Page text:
Oil fell by more than $1 to move toward $76 a barrel for the first time this year, as strength in the dollar and weak demand saw crude extend recent losses.
The U.S. Department of Energy reported crude oil inventories dipped by 400,000 barrels to 330.6 million barrels in its weekly snapshot of fuel stocks in the world's largest energy consumer.
While expectations in the market had been for crude stocks to rise, many analysts and traders said the headline figure was a steep drop in refinery utilization.
You really have to focus on the refinery rates dropping sharply -- it seems that refineries are loath to produce product, OptionsExpress analyst Mike Zarembski said.
Until we get refinery rates up it looks like crude oil demand is just lackluster. The whole trend in commodities is down and that is the way traders are looking at this report right now.
Weak demand during the still fragile economic recovery has seen refiners rapidly scale back activity to try and underpin profit margins. Refinery activity is now at just 78.4 percent of capacity, having fallen by almost 3 percent last week.
U.S. crude oil for March delivery, the new front-month contract, fell 96 cents to $76.78 a barrel by 1429 GMT, having earlier hit a low of $76.33.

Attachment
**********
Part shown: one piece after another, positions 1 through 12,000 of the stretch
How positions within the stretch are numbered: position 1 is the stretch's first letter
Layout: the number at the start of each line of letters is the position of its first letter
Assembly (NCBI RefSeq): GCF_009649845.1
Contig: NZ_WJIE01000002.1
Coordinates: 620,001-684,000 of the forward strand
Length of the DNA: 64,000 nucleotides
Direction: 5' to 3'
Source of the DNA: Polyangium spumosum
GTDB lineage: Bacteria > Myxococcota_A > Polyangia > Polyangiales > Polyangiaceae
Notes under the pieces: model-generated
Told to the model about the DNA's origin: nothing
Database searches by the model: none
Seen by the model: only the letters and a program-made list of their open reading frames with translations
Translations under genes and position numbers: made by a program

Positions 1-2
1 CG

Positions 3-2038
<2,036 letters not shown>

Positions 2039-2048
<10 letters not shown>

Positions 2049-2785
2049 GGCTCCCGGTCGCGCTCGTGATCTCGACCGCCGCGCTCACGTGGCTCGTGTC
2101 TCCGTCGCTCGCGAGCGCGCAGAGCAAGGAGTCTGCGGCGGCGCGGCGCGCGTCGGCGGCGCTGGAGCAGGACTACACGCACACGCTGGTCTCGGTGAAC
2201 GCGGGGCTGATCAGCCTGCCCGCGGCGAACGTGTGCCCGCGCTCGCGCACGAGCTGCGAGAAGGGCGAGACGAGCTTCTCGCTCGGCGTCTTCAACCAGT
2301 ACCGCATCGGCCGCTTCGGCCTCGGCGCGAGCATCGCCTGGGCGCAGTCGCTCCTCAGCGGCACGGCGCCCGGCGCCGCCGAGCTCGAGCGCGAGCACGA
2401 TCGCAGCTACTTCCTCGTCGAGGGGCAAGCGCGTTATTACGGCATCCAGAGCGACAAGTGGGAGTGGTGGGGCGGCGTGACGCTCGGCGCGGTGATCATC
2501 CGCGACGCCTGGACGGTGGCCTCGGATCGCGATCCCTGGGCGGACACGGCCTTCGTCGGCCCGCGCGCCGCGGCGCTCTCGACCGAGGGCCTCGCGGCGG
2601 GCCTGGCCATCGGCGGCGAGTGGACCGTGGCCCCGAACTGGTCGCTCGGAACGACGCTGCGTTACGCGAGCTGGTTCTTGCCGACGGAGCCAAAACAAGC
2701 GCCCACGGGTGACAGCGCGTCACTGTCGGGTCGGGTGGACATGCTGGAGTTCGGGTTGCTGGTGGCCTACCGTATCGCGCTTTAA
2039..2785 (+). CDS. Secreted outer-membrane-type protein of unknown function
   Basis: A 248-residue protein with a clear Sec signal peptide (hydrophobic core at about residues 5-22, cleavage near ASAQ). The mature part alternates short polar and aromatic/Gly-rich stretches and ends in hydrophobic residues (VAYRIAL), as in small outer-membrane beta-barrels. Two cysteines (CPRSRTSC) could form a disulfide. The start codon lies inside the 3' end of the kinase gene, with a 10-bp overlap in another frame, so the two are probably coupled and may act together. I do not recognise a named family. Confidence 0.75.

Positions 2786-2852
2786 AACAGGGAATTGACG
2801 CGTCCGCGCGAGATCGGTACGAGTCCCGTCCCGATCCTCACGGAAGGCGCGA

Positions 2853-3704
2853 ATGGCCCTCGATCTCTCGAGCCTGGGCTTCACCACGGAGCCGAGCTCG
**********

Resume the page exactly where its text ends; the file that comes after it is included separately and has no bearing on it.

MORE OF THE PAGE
London Brent crude fell 6 cents to $76.26.
Prices took some support from a drop in U.S. distillate stocks, which include diesel and heating oil. The DoE said they declined by 3.3 million barrels last week to 157.1 million barrels.
Gasoline stocks rose by 3.9 million barrels to 227.4 million barrels.
DOLLAR DENTS COMMODITIES
The dollar's jump to a five-month high against the euro also pressured commodities on Thursday. Commodities priced in the greenback tend to fall as the dollar rises as they become more expensive for holders of other currencies.
Prices were also weighed down by concerns China will take further measures to temper its booming economy after it posted double-digit growth in the fourth quarter for the first time since 2008.
China's annual gross domestic product growth accelerated in the fourth quarter to 10.7 percent -- the fastest in two years -- from a revised 9.1 percent in the third, the National Bureau of Statistics (NBS) said on Thursday.
For all of 2009, China grew 8.7 percent.
Investors will soon have to assess whether this report -- and others like it -- will be strong enough to allow the commodity rally to continue without alarming the authorities even further, MF Global analyst Edward Meir said.
World growth could falter as governments pull back some of the extraordinary liquidity they pumped into markets, the World Bank said on Wednesday.
The Chinese government has signaled it will tighten credit in 2010, calling on banks to increase reserves and curb lending.
U.S. crude reached a 15-month high of $83.95 a barrel on January 11. Prices are 47 percent below their July 2008 record high near $150, but have more than doubled from lows near $32 reached by the end of that year.
(Additional reporting by Alejandro Barbajosa in Singapore; Editing by Keiron Henderson)